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For Holland, a retired physician, the biggest barrier was finding good information.
After he suffered a massive stroke that left him with tremors, loss of appetite and insomnia, he said, “I’d wake up at 1 or 2 in the morning and I could not go back to sleep for the rest of the night.
Also, patients can use marijuana to get relief without smoking it or even getting high. Donald Abrams, chief of oncology and hematology at San Francisco General Hospital, treats cancer patients at the UCSF Osher Center for Integrative Medicine.
He said “not a day goes by” that he does not see seniors with nausea, vomiting, loss of appetite, pain, depression or anxiety. “When I see those people, I’m able to offer them one medicine instead of writing them prescriptions for five or six, all of which might interact with each other or the chemotherapy or targeted therapy that the patients are taking,” Abrams said.
“I think a lot of people are totally unaware of cannabis’ potential health benefits.” There are many seniors who are aware and supportive of medical marijuana.
In the retirement community of Rossmoor in Walnut Creek, for example, monthly meetings of its Medical Marijuana Education and Support Group regularly attract 150 attendees; about 500 seniors are on its email list.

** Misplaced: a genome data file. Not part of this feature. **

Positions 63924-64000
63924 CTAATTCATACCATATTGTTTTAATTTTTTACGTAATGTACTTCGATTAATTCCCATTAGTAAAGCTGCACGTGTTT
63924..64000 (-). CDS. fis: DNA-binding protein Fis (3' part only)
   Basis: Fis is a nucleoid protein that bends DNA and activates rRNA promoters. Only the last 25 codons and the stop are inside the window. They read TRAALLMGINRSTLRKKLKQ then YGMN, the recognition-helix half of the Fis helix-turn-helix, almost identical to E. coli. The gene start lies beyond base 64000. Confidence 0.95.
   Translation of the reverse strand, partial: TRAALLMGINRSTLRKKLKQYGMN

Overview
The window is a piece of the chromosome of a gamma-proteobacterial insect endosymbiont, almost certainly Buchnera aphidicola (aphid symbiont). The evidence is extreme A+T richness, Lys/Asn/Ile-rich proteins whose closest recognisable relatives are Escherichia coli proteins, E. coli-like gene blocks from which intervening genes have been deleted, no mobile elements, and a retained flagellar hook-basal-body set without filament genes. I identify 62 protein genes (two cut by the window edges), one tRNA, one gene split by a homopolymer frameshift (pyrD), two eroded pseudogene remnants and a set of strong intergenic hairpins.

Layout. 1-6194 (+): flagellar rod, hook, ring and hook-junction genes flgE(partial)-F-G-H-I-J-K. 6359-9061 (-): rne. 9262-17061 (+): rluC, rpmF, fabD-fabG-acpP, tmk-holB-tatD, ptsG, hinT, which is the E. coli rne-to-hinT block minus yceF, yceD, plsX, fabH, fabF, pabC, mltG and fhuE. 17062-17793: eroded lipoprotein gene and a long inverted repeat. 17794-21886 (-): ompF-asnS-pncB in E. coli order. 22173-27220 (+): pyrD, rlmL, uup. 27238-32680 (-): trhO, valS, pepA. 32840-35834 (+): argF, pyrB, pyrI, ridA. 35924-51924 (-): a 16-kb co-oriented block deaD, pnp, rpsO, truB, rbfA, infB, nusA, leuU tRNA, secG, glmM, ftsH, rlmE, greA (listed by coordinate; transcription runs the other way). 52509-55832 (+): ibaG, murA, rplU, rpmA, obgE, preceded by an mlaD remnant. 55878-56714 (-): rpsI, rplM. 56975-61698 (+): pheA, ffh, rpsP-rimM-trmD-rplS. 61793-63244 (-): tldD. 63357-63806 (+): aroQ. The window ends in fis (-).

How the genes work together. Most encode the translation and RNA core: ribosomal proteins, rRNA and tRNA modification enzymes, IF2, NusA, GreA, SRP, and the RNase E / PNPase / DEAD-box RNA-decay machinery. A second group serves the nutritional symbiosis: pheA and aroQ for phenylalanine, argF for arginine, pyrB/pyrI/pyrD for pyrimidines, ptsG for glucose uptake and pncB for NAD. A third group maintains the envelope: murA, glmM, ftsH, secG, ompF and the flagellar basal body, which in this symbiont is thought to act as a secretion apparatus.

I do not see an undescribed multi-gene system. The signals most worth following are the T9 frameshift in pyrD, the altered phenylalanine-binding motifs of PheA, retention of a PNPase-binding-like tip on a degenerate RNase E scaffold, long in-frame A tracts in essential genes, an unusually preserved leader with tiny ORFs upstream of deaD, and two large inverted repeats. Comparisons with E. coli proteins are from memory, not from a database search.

“We have not developed any clinical practices guidelines for medical marijuana,” said Dan Trucil, assistant director of communications with the American Geriatric Society.
Paul Holland and talked about the hurdles seniors face learning about and safely using cannabis.
For more than 20 years, Huen has counseled thousands of arthritis and insomnia patients to try marijuana.
On this night, though, Huen worked to persuade the Sunset group of the benefits of what would be the neighborhood’s first licensed pot shop — one he and his wife, former Oakland mayor Jean Quan, would co-own.
Medical facilities generally lack written policies approving the use of medical marijuana, so seniors who do use it often do so covertly.
And even in a region historically tolerant toward marijuana, much of the Bay Area is blanketed in bans on medical pot dispensaries, making it difficult for anyone to safely locate and buy the drug.